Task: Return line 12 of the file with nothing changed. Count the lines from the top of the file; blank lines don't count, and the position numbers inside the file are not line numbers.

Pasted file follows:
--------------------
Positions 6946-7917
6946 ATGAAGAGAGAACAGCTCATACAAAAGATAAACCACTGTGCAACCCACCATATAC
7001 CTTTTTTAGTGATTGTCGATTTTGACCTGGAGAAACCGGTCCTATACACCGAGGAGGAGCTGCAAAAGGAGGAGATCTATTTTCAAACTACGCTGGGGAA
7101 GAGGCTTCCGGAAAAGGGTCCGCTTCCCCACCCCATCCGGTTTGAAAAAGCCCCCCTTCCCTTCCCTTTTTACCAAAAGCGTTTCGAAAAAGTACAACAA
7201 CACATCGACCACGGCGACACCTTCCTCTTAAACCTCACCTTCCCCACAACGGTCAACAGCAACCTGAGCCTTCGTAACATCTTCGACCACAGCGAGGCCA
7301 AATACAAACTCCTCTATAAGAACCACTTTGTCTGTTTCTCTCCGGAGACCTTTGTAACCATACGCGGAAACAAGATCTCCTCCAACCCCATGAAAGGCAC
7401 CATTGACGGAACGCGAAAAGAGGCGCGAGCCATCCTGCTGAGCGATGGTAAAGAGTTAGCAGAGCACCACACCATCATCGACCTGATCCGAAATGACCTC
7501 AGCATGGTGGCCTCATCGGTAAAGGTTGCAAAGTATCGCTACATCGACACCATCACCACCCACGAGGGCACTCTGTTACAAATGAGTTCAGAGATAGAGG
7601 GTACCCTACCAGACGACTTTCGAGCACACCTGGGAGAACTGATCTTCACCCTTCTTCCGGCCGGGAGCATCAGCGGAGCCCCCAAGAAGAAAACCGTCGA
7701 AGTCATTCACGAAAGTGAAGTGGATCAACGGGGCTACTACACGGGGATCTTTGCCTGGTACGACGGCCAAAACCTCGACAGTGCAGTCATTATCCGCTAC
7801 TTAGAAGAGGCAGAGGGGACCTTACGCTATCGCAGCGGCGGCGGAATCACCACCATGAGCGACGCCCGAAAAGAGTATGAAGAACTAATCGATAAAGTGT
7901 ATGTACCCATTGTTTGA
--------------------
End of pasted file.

7901 ATGTACCCATTGTTTGA